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Sunday, July 31, 2005

Older Adults Can Adopt Pets for Free from SPCA (Lakeland, Florida)

By Bill Dean, The Ledger

Even Vegas oddsmakers might've been hard-pressed to predict that Murdock, a 14-year-old Himalayan cat, and Snowy, a 2-year-old spitz dog, would've become best friends under the roof of Tricia Lenton's home in Lakeland.

But that's what they've become through Friends in Need, a new program that allows seniors to adopt pets free of charge from the Society for the Prevention of Cruelty to Animals in Lakeland.

Seniors Adopt

Tricia Lenton says her dog Snowy and cat Murdock are "wonderful company." "I really am blessed," she says.

"They're wonderful company," Lenton says as Murdock, a silky, gorgeous cat, relaxes on the back of a couch and Snowy bounds around greeting visitors.

"I really am blessed."

A mile away, Rusty, an 8-year-old Yorkshire terrier nestles in the arms of 70-year-old Ernie Kryman, who with his wife Janice, adopted the red-and-black dog through the same program.

"We fell in love with him when we saw him," Kryman says.

And William and Sheila Pharis, who live in South Lakeland, recently adopted Sparky, a 6-year-old spaniel/retriever mix.

"He's a very, very loving dog," says William Pharis.

"And he loves to go for a ride. All you have to do is say the word, and boy he starts yelping and running to the car. He's a very loving little dog."

With a $10,000 grant from the Community Foundation of Greater Lakeland, the Lakeland SPCA created the Friends in Need program to provide free pet adoptions to Lakeland residents who are 55 years or older, have special needs or who live in a facility or group home setting.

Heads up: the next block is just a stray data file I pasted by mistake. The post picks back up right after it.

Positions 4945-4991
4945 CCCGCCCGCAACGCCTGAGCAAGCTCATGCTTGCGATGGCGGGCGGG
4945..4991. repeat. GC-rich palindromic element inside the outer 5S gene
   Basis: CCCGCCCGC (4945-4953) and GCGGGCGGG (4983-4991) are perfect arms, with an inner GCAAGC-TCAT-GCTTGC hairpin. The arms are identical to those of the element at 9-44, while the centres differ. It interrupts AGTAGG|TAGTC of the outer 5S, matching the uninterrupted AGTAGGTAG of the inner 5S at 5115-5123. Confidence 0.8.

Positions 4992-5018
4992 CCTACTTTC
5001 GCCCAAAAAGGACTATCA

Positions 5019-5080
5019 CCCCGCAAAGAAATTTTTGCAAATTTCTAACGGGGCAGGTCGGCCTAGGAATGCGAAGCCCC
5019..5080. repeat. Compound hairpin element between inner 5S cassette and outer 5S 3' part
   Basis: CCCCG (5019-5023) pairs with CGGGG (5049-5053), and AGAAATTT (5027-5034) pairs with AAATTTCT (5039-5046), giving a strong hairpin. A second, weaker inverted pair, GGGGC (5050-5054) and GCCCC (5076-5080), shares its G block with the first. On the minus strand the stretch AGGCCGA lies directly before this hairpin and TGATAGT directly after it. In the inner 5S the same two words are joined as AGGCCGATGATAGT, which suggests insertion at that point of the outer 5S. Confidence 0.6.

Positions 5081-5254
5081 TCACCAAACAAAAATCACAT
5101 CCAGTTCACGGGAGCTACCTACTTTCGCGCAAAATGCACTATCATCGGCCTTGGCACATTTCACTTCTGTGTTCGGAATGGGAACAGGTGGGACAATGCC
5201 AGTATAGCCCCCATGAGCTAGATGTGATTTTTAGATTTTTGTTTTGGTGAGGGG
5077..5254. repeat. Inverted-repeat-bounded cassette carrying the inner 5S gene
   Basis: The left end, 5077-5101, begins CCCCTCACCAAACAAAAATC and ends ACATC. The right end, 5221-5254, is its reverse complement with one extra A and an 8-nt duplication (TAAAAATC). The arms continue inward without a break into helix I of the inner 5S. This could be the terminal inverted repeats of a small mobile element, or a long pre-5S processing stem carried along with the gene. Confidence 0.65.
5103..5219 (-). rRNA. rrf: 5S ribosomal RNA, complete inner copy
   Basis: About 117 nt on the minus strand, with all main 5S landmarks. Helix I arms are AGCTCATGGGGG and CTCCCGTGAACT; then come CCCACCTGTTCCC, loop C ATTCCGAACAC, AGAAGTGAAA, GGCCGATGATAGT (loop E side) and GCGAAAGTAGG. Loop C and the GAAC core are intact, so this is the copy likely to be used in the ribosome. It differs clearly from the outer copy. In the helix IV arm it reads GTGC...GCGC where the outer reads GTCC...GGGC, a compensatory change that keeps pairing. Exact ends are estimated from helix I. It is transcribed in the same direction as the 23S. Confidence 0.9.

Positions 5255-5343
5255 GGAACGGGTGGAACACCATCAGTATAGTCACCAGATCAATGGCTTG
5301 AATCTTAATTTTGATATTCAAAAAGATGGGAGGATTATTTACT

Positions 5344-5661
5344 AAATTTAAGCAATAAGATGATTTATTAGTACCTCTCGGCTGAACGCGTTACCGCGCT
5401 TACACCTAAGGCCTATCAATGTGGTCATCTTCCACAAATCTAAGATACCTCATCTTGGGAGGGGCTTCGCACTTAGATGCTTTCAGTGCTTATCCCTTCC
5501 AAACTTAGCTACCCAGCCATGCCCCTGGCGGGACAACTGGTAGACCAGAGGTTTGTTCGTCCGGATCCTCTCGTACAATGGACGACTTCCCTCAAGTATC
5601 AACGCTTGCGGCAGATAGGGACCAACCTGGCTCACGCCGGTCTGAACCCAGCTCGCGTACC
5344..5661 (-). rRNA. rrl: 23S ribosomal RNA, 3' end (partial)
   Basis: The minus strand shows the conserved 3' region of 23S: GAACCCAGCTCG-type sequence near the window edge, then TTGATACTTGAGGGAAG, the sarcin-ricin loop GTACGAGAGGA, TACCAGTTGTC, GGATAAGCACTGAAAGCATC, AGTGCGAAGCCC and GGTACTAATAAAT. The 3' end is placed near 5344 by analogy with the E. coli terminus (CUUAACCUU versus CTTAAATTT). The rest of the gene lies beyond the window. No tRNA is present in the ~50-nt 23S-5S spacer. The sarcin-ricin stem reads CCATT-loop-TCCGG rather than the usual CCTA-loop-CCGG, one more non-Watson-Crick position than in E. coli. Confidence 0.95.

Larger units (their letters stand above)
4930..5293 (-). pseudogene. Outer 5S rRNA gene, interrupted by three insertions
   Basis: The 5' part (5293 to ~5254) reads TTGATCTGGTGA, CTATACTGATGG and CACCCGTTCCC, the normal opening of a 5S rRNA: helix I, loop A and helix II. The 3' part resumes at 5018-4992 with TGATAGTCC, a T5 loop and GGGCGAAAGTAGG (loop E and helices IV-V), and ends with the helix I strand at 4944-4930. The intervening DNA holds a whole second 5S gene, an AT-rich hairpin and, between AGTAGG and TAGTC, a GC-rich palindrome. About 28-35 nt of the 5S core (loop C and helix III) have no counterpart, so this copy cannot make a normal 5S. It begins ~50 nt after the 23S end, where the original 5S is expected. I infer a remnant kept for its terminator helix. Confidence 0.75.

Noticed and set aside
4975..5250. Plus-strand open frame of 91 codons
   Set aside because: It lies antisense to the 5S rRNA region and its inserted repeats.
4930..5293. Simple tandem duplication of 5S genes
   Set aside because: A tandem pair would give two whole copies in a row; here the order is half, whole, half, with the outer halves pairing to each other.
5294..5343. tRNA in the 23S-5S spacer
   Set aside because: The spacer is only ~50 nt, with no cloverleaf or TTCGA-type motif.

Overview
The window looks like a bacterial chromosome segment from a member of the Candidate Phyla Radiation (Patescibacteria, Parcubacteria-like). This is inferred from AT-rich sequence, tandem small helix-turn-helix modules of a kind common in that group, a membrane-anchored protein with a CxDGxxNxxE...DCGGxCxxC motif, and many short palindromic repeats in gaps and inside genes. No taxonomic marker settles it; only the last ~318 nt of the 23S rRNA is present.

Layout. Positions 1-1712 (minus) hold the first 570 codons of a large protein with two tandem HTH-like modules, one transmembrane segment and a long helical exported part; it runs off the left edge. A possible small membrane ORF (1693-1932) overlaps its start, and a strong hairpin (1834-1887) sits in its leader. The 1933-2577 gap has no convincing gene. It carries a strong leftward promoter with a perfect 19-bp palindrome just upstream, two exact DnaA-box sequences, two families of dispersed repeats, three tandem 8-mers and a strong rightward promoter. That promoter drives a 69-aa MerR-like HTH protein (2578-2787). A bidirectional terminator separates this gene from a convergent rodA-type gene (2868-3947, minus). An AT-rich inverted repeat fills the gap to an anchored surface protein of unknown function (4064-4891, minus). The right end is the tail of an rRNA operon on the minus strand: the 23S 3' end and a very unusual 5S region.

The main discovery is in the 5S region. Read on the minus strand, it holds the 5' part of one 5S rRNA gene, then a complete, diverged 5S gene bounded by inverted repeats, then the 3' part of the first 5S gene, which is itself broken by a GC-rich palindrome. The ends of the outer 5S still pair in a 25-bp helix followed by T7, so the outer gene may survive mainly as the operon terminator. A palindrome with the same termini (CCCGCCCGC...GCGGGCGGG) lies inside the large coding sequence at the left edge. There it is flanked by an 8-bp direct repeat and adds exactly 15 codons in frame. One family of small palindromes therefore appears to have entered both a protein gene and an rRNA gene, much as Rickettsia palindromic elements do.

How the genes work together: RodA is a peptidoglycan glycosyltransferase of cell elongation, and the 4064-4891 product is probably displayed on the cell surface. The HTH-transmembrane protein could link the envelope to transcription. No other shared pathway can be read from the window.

The grant allows the SPCA to waive the usual adoption fees, which are $70 per dog and $50 per cat, says Sarah Meltzer, public relations director for the SPCA.

"And that includes spaying or neutering that animal, making sure they've had all their vaccinations and also microchipping that animal, which is usually an extra $25," Meltzer says.

Since receiving the money in April, the SPCA has so far adopted out six pets. The grant will pay for 100 adoptions, and the SPCA has future hopes as well, Meltzer says.

"Our goal is to expand this program to the entire county after the grant is complete, because the need is definitely out there," she says.

Many of those adopting through the Friends in Need program have been pet owners before.

Pharis lost his 9-year-old German shepherd, Rocky, due to a tumor on his kidneys; while the Krymans lost Wiggles, a 6-year-old dachshund, to liver disease.

And seniors have other needs for pets as well, Meltzer says.

"Especially with some of our older adults . . . having a pet is just a life force for them. There's no kids at home; maybe some of their friends have passed on or they're not as active as they used to be, so they don't get out as much."

Reaction from those who have adopted through Friends in Need has been moving, Meltzer says. "We have heard some fantastic stories about how loved they are.

"People say, `Having this pet saved my life. I'm so much happier now; I can't imagine living without them now.' "

That's exactly the way Lenton describes having Snowy and Murdock in her home.

"They're my children now. I want to keep them through their old age," she says.

"I hit the jackpot."

Bill Dean can be reached at bill.dean@theledger.com or 863-802-7527.

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